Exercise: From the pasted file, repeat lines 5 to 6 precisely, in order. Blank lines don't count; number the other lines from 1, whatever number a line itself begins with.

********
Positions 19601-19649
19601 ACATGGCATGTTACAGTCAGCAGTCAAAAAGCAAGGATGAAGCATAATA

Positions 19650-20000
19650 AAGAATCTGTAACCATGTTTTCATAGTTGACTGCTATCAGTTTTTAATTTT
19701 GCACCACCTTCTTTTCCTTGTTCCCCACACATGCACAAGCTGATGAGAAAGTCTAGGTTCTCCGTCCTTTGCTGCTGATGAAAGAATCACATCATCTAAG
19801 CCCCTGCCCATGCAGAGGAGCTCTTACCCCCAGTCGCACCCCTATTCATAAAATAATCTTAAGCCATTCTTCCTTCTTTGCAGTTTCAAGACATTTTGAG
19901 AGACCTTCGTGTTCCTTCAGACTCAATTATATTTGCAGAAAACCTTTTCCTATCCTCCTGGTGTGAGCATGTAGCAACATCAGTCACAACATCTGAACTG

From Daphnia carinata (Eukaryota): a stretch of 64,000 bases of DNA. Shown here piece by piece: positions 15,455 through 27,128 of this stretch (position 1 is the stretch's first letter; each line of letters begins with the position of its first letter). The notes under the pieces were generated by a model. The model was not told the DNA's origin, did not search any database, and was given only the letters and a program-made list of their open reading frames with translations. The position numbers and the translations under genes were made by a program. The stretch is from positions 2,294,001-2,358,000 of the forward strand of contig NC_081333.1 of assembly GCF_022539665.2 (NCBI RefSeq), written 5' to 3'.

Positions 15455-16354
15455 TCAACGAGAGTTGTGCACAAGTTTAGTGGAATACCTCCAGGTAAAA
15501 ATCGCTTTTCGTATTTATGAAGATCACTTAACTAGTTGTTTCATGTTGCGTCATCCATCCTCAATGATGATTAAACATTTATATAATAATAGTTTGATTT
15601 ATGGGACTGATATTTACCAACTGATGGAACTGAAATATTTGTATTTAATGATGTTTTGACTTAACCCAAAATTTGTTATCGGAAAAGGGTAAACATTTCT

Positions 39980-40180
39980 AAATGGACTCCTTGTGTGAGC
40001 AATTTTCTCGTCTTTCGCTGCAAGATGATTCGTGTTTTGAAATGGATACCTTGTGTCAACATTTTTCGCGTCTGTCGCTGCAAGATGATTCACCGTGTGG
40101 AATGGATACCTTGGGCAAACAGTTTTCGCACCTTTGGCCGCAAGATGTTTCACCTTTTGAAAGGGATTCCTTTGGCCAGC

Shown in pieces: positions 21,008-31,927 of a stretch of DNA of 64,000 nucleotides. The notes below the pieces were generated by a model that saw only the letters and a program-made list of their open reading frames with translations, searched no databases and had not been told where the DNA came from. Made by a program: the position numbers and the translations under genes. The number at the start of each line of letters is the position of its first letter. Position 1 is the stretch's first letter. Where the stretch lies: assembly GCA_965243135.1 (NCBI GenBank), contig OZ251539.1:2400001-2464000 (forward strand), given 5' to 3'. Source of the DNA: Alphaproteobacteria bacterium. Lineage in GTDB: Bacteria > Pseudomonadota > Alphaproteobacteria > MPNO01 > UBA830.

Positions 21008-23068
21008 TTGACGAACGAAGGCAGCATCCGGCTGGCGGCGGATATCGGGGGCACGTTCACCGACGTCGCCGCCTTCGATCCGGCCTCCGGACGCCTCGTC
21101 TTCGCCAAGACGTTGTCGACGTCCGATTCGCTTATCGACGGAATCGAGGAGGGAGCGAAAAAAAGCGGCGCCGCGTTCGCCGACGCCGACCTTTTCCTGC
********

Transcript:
19701 GCACCACCTTCTTTTCCTTGTTCCCCACACATGCACAAGCTGATGAGAAAGTCTAGGTTCTCCGTCCTTTGCTGCTGATGAAAGAATCACATCATCTAAG
19801 CCCCTGCCCATGCAGAGGAGCTCTTACCCCCAGTCGCACCCCTATTCATAAAATAATCTTAAGCCATTCTTCCTTCTTTGCAGTTTCAAGACATTTTGAG